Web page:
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Real Cases In Progress, Issues and Help Requested

Author johnbsims3
Admin 

#1 - Posted: 19 Oct 2006 17:26 - Edited by: johnbsims3 
Real Cases In Progress, Issues and Help Requested

This forum is for issues that you have pending and need professional help or advice on how to proceed, and what to do. Please do not post personal information or information that would jeapordize your case!

Author Dan
Participant 

#2 - Posted: 16 Dec 2009 16:36 
Dear John,

This piece of law seems very unexact. In my father's estate, we have a very complex case.

There was a widow of 2 days that was not included in the will.
There were three children, all above the age of 18, but one that was 21 and still legally a dependent. They were willed all assets equally.

The law says the widow has "a life estate" and the children have "a vested remainder" of the house. What exactly do these terms equate to in financial terms? The estate lawyer has said that would be roughly 80% widow, 20% children (because the widow is young, in her 50s). I searched for hours for some obvious piece of legislature with a table or an equation on how to calculate this percentage, but it looks like the law is pretty pathetic, unless I'm missing something. Is there an equation I am missing? What cases can you refer me to that would serve as precedents on which to anticipate a percentile?


Thanks!

Author johnbsims3
Admin 

#3 - Posted: 16 Dec 2009 17:44 
Dan,

I assume this is what you are referring to:

Fla. Stat. 732.401 Descent of homestead.--

(1) If not devised as permitted by law and the Florida Constitution, the homestead shall descend in the same manner as other intestate property; but if the decedent is survived by a spouse and lineal descendants, the surviving spouse shall take a life estate in the homestead, with a vested remainder to the lineal descendants in being at the time of the decedent's death per stirpes.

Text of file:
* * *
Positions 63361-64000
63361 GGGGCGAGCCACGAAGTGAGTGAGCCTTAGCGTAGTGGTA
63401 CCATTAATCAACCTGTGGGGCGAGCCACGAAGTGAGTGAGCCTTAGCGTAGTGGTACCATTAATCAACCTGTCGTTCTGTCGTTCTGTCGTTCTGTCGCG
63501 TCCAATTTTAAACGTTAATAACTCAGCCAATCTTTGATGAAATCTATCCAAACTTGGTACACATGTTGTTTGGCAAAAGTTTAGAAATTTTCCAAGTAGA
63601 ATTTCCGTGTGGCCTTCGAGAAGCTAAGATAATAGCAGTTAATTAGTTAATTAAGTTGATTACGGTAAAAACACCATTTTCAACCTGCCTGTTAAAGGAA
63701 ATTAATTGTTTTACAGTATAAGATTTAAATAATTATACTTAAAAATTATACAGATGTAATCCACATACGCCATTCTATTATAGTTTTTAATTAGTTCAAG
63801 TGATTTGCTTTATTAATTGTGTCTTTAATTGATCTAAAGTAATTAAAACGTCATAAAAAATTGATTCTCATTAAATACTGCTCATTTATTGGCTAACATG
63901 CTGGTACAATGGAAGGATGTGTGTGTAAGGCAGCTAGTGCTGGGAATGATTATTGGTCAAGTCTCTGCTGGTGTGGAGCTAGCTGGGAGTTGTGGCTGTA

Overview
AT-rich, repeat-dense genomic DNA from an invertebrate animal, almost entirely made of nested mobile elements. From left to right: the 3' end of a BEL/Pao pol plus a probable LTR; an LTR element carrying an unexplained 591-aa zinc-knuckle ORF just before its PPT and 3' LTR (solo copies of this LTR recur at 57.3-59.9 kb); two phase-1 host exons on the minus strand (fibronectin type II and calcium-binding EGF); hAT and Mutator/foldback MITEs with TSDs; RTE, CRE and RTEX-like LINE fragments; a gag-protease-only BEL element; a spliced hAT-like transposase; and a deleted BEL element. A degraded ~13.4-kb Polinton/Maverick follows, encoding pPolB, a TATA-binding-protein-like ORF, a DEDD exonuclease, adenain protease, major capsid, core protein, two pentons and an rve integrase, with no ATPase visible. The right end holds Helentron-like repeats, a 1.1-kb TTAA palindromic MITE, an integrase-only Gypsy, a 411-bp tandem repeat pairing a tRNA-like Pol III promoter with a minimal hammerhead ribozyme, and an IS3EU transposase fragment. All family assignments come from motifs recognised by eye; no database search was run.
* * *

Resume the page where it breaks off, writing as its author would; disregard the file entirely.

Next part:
(2) Subsection (1) shall not apply to property that the decedent and the surviving spouse owned as tenants by the entirety.



732.4015 Devise of homestead.--

(1) As provided by the Florida Constitution, the homestead shall not be subject to devise if the owner is survived by a spouse or minor child, except that the homestead may be devised to the owner's spouse if there is no minor child.

(2) For the purposes of subsection (1), the term:

(a) "Owner" includes the grantor of a trust described in s. 733.707(3) that is evidenced by a written instrument which is in existence at the time of the grantor's death as if the interest held in trust was owned by the grantor.

(b) "Devise" includes a disposition by trust of that portion of the trust estate which, if titled in the name of the grantor of the trust, would be the grantor's homestead.

As far as a percentage, I don't see how the attorney gets 20% out of 3 siblings. The widow should get 100% and when she dies, the siblings slit the estate equally...

Author Dan
Participant 

#4 - Posted: 16 Dec 2009 18:12 
Hey John,

Thanks for the answer. I was in fact referring to "732.401". The estate lawyer lead us to believe that if the descendents (3 children) and the spouse agreed to sell the house, the money from the sale would be split based on some agreement and calculation between judge, lawyers, and involved parties. He said that a monetary value could somehow be assigned to the "life estate" based on the age of the spouse of the decedent (she is 54 so he said it would be a high value), and the vested remainder would be aprox. 20% of whatever the house sells for. He seems to think that she does not in fact outright own the house, but a life estate could somehow be equated to a value. Do you think this isn't true? Right now the estate is preventing the house from foreclosing by paying for the mortgage. The assumption was that the estate had an interest in the sale of the house, and therefore had good reason to keep the house from foreclosing. Is this an incorrect assumption?

Thanks!

Author johnbsims3
Admin 

#5 - Posted: 16 Dec 2009 18:17 
I am not sure on this. The judge may have some case law precedent he is relying on. Can you ask the attorney? Any agreement or calculation between Judge, attorney and others may not be the right thing...A monetary value should be based on an appraisal. Why does he come up with 20%? Ask some questions and I will inquire with our lawyer.

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